NOTE: Degree-granting institutions grant associate's or higher degrees and participate in Title IV federal financial aid programs. Some data have been revised from previously published figures. Includes only loans made directly to students; does not include Parent Loans for Undergraduate Students (PLUS) and other loans made directly to parents.
SOURCE: U.S. Department of Education, National Center for Education Statistics, Integrated Postsecondary Education Data System (IPEDS), Spring 2002 through Spring 2011 and Winter 2011–12 through Winter 2013–14, Student Financial Aid component. See Digest of Education Statistics 2014, table 331.20.


In 2012–13, some 49 percent of first-time, full-time undergraduate students received student loans. Between 2000–01 and 2012–13, the percentage of students receiving loan aid increased by 9 percentage points (from 40 to 49 percent). During this period, the percentage of students receiving loan aid increased at all institution types, with the largest increase among 4-year institutions occurring at private for-profit institutions (21 percentage points, from 58 to 79 percent). The percentage of undergraduates receiving loans at public and private nonprofit 4-year institutions increased 10 and 4 percentage points, respectively (from 41 to 51 percent at public institutions and from 58 to 62 percent at private nonprofit institutions). The percentage of students at 2-year institutions receiving loans over this period increased from 15 to 27 percent at public institutions, from 49 to 61 percent at private nonprofit institutions, and from 67 to 76 percent at private for-profit institutions.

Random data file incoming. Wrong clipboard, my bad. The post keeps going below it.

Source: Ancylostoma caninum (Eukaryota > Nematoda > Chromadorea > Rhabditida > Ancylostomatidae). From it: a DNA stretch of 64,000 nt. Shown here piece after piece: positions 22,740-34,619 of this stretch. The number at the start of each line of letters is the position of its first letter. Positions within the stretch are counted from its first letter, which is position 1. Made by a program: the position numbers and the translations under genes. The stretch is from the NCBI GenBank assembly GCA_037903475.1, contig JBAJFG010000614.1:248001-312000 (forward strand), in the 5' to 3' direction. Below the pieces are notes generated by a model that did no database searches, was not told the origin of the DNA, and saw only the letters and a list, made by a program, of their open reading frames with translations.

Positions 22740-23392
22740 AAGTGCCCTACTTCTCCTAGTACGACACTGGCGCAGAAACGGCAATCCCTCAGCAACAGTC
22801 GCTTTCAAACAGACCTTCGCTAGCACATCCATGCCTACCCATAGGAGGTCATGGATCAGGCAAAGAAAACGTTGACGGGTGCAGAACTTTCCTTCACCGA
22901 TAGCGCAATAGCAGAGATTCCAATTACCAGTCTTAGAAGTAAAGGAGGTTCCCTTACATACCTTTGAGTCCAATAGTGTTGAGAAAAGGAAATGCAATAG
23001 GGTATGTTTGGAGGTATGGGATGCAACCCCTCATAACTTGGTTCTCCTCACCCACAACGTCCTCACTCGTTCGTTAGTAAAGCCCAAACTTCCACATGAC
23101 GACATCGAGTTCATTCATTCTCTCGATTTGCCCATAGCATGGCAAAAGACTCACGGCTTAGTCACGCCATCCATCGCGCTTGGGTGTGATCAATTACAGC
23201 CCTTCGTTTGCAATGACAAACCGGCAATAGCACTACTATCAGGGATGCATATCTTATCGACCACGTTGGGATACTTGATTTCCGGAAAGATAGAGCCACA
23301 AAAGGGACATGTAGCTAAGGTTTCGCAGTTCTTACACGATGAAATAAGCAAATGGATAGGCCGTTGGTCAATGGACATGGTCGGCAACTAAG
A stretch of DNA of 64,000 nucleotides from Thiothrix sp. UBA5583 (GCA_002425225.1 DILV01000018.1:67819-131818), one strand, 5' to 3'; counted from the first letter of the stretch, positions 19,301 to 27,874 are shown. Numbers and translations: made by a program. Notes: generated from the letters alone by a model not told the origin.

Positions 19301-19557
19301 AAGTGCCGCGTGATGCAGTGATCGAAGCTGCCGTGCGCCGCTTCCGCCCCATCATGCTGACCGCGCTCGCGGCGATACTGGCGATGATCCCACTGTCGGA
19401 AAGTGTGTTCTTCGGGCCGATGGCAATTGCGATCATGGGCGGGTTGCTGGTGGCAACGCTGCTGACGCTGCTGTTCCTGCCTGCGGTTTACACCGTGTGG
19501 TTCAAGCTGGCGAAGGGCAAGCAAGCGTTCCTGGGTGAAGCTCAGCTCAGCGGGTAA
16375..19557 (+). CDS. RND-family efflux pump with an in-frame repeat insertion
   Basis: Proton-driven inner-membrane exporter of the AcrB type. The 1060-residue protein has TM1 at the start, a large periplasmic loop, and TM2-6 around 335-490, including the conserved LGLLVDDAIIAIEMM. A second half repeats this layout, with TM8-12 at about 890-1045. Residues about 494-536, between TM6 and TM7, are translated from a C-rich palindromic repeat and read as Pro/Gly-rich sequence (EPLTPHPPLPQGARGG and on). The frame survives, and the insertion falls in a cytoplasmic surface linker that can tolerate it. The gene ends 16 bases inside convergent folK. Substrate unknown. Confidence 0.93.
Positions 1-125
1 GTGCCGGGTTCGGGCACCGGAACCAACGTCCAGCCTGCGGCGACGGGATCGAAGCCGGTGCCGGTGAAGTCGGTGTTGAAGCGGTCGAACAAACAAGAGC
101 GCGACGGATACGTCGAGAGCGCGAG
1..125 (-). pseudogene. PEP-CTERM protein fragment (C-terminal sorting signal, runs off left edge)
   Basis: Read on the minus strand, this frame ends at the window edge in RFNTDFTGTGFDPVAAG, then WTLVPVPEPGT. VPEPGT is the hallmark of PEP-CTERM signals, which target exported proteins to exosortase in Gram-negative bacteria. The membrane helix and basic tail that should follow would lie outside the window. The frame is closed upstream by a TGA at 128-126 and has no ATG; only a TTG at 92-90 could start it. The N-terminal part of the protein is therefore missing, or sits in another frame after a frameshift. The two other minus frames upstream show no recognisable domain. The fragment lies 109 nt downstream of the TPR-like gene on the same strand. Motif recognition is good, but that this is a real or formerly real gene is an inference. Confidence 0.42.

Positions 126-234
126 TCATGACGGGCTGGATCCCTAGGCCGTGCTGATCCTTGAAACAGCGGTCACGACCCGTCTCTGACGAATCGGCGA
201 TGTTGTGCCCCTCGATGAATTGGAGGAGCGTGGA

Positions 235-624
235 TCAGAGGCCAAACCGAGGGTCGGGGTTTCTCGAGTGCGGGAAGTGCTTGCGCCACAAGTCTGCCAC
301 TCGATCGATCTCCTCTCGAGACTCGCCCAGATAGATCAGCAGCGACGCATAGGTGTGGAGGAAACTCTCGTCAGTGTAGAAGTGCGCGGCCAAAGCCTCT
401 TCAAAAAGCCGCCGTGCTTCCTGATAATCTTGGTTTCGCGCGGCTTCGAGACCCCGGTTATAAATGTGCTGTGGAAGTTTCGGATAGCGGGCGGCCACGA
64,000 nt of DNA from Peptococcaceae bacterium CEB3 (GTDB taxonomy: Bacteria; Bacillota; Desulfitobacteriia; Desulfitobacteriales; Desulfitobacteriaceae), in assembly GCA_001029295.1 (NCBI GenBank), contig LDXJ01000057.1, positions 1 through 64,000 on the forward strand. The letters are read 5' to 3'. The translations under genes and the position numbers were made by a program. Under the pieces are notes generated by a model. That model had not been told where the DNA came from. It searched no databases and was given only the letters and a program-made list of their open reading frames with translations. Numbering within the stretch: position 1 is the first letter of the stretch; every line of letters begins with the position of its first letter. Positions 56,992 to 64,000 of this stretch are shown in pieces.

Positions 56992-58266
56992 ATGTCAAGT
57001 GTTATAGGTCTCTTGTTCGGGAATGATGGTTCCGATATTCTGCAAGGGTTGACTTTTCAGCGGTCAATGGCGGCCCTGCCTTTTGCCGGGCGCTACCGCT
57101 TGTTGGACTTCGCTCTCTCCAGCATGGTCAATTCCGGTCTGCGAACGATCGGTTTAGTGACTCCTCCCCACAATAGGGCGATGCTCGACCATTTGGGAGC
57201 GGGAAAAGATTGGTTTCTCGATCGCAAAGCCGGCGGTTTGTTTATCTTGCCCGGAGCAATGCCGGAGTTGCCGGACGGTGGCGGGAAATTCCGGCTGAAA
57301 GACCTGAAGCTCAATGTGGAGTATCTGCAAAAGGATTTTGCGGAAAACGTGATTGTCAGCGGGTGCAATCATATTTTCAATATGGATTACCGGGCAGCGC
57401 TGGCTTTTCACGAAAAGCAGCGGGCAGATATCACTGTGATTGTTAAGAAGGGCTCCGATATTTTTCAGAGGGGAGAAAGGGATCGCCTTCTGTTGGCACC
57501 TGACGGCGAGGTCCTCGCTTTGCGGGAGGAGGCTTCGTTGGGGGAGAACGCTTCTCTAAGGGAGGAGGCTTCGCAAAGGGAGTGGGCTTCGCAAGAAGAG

Figure 3. Average loan amounts for first-time, full-time students receiving loan aid at degree-granting postsecondary institutions, by level and control of institution: Selected years, 2000–01 through 2012–13